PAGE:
Sixty2 Scrambler test | Ducati

The engine and performance

The 400cc air-cooled and fuel-injected engine isn’t the prettiest looking thing you will ever see from the Italian marque.

It looks like the engine has been repurposed from an older bike.

That’s because it has.

From the exterior, it’s the same engine as the 800cc Scrambler but machined differently.

The power-plant is based on the 796 Monster made from 2010-14. Internals have been redesigned to halve the capacity.

Sixty2 Scrambler Ducati static photo hipster bike test review King Edward Park Newcastle, Australia

Besides the Frankenstein-esque looks, the performance of the 399cc L-twin stands out and exceeds expectation.

There is a good spread throughout the bottom-end of the rev range which provides a great lesson for riders in how to use it to your advantage.

This means you can be a bit lazier than normal, able to enjoy time spent in heavy traffic because it’s so much fun short-shifting the first three gears to get out in front of other road users.

You can also keep a higher gear in turns because the Sixty2 has no troubles accelerating out of them in lower revs.

The mid-range engine response gives the impression the smaller-capacity Scrambler will run out of puff but this is not the case – take the engine up towards its redline and you are in the meat of the bike’s torque and power.

All of this means the potential for fun on the Scrambler Sixty2 is available at both cruising and near redline speeds, which will suit most buyers just fine.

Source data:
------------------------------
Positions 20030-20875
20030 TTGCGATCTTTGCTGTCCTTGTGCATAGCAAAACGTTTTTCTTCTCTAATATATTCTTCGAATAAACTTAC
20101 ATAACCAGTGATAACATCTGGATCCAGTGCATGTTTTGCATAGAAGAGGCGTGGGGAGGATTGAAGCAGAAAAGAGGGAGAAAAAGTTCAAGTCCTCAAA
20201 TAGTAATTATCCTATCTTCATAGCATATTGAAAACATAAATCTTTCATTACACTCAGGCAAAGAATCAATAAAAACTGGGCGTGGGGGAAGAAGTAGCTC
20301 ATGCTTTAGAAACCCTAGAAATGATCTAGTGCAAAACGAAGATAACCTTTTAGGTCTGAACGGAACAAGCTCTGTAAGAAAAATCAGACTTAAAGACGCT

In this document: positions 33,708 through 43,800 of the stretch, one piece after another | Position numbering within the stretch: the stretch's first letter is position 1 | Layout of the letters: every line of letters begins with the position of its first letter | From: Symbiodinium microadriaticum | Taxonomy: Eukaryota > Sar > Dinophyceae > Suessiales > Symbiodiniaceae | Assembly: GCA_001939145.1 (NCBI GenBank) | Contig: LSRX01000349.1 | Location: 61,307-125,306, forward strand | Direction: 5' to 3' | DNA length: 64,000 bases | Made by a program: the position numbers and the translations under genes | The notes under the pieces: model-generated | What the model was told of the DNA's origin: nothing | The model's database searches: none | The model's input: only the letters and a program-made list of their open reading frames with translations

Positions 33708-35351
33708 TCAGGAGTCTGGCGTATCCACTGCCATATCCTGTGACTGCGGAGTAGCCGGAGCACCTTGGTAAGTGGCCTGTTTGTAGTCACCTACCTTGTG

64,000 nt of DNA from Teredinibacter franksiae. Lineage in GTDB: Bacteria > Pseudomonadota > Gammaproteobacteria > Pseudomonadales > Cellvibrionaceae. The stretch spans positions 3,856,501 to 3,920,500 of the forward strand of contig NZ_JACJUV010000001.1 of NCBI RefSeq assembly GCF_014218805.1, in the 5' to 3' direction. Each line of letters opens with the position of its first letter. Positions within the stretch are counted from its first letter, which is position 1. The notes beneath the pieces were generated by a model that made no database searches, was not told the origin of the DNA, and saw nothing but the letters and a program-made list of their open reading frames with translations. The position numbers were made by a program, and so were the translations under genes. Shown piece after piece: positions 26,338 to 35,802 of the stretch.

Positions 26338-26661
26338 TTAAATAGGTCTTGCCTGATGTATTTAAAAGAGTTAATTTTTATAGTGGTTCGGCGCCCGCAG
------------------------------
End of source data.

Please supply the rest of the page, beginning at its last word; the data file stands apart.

Sixty2 Scrambler Ducati action photo hipster bike test review King Edward Park Newcastle, AustraliaOn the handling side of things, there are no surprises with the Sixty2.

Cornering ease and flick-ability is balanced with a safe feeling of stability throughout turns.

The brakes, like most of the top bikes in the mid-capacity LAMS category are safe and reliable, ABS comes standard, is non-obtrusive and works in an emergency stop.

Scrutiny is found in initial bite when pushed harder.

The same goes with the suspension in the form of non-adjustable Showa forks and a Kayaba rear shock with preload-adjustment only.

It’s perfectly acceptable in city situations and enables riders to enjoy themselves in the twists, again once it is pushed to the edge of its design brief, both ends will start to complain.

It’s a complicated equation the 400cc-and-under market finds itself in because they weigh next to nothing and the engines are easily capable of licence-losing speeds.

If Ducati provided more stopping power by increasing the initial bite of the front brakes on their lightweight Sixty2, it will more than likely cause the wheel to lock sooner because weight cannot be shifted to the front wheel in a time which slows the bike down, which means changes to the suspension and so on…

Getting everything ‘right’ is simply impossible.

It is a delicate balancing act which Ducati has pretty well got covered on the Sixty2.

The seating position is upright and comfy, with a good distance between the seat, ‘pegs and ‘bars for a 190+ cm rider.

The seat height is quite low and makes it easy to throw a leg over and put your feet down. For any long distance, day after day stuff like motocamping,

I would consider the Comfort seat from the Sixty2 accessory catalogue to raise the seat height and provide a bit more comfort. Initially, I found an issue with the location of the ‘pegs – they are in that ‘kick your shin’ zone when putting a foot down and locating the ‘pegs.

You soon ‘learn’ where they are.

It is an ephemeral tradeoff for the natural and relaxed position.

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